Monday, November 3, 2003
Almost 40 years after its release, Stanley Kubrick's cutting political satire Dr. Strangelove or: How I Learned to Stop Worrying and Love the Bomb has reached icon status. Some of its strongest images -- Slim Pickens gleefully riding a nuclear missile through the sky, Sterling Hayden's Gen. Ripper stroking his phallic cigar while ordering a nuclear strike against Russia -- are so familiar that those who haven't seen the film lately may have forgotten how shocking the scenes are beneath their veneer of good humor. Considering Dr. Strangelove as a series of gags misses the central point. This is a movie about mass destruction and the unreliable men who hold the power to order it, and any laughs the director managed to wring out of that grim premise were intended merely to disguise a polemic as acceptably lighthearted farce. See it all over again at 7 and 9 p.m. (also tomorrow night) at the Castro Theatre, 429 Castro (near Market), S.F. Admission is $5-8; call 621-6120 or visit www.castrotheatre.com.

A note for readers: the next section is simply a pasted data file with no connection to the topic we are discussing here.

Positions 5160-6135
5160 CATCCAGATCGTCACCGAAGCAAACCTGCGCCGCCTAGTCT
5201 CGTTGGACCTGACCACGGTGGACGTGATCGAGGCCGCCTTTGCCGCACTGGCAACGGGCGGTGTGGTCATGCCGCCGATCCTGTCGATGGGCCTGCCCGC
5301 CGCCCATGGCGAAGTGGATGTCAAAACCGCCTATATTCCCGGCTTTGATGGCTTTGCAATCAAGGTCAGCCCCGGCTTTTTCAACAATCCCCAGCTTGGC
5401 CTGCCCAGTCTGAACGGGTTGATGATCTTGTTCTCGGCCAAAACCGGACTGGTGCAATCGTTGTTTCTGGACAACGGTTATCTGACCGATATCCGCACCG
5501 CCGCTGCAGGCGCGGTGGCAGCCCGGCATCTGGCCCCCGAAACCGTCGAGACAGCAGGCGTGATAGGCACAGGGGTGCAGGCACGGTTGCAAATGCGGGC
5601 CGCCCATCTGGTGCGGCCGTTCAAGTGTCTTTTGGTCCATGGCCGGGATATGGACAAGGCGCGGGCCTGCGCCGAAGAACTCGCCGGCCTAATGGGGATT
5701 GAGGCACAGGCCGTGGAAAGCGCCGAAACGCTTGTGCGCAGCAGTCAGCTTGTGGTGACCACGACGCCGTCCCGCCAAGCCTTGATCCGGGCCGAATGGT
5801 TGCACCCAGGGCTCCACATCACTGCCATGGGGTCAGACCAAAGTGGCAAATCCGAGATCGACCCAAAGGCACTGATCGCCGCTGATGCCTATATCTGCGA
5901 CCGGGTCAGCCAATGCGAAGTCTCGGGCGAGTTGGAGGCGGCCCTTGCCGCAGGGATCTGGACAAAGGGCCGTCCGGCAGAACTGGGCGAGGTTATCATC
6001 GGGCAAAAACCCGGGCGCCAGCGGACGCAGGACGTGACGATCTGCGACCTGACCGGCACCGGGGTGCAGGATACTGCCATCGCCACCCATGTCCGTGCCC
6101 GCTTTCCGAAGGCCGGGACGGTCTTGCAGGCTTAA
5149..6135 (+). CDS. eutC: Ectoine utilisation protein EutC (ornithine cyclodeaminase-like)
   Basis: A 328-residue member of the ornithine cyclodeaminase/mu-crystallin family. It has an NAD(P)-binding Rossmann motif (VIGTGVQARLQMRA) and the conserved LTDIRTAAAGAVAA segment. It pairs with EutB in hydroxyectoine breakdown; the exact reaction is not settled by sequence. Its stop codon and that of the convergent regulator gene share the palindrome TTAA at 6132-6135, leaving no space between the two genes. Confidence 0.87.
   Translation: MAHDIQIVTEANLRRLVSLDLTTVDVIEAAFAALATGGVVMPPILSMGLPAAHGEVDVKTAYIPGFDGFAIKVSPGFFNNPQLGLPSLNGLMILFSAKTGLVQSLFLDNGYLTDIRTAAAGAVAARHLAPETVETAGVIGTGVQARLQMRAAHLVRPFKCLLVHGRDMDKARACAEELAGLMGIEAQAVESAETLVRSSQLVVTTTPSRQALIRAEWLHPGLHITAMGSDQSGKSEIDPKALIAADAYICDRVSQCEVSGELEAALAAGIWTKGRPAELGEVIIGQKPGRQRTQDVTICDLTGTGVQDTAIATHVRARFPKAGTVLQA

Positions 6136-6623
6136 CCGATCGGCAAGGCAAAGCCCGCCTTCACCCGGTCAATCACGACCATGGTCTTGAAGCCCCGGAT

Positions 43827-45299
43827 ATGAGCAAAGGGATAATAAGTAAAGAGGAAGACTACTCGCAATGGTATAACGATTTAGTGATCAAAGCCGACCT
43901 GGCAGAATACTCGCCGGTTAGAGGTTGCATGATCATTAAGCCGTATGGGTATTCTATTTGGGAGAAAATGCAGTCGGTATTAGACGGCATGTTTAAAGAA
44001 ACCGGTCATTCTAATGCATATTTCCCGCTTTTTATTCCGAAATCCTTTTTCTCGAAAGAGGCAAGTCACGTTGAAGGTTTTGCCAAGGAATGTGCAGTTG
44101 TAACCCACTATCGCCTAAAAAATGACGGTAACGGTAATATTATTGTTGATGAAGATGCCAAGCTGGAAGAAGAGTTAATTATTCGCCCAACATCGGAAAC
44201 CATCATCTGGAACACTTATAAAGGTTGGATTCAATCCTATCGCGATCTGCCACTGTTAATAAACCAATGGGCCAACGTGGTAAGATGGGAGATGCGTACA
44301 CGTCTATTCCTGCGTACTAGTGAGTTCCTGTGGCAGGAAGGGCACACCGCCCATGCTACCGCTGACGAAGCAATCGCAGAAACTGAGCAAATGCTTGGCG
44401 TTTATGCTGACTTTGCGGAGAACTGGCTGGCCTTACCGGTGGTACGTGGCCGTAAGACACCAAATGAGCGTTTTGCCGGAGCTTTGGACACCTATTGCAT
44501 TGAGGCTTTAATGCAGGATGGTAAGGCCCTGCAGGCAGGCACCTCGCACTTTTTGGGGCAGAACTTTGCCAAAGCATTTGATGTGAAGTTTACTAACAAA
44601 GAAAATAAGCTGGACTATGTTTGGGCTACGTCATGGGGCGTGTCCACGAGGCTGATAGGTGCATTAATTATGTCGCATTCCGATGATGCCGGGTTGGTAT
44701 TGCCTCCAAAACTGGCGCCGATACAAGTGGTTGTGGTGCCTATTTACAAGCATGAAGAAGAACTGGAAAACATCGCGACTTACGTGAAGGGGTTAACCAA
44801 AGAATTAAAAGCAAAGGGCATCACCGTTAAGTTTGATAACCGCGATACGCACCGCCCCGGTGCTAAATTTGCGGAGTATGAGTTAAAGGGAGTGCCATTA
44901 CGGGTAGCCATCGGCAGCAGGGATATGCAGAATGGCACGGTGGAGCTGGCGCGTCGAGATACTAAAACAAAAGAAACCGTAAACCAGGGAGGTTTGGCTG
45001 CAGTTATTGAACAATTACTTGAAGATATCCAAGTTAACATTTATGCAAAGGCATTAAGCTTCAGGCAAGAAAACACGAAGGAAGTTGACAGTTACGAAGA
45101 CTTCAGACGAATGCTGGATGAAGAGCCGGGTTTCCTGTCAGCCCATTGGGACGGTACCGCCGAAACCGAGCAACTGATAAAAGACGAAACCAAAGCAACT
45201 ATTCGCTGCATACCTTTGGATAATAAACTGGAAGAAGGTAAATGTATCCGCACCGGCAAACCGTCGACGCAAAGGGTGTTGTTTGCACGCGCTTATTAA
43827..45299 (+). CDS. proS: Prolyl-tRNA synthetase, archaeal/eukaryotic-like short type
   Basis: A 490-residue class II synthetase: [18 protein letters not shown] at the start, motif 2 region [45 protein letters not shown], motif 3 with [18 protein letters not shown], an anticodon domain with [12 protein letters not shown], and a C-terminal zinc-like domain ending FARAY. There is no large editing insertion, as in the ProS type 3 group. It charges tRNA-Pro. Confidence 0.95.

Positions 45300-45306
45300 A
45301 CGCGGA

Tuesday, November 4, 2003
Though the notion of updating traditional fairy tales is a sound one (Angela Carter won our eternal adoration with her feminist revision of "Little Red Riding Hood," the short story that became Neil Jordan's movie The Company of Wolves), we have to confess we didn't much like author Gregory Maguire's Wicked, which visited Oz to tell the Wicked Witch of the West's life story, or his Cinderella takeoff, Confessions of an Ugly Stepsister. Maguire's newest book, Mirror Mirror, delves still further into his signature gimmick, but this time he draws in threads from history that immeasurably improve the plot and pace. The sinister Lucrezia Borgia, it turns out, is the wicked-stepmother equivalent of Snow White's doppelgänger, Bianca Nevada. Maguire reads an excerpt starting at 7:30 p.m. at Books Inc., 2275 Market (at 16th Street), S.F. Admission is free; call 864-6777 or visit www.booksinc.net.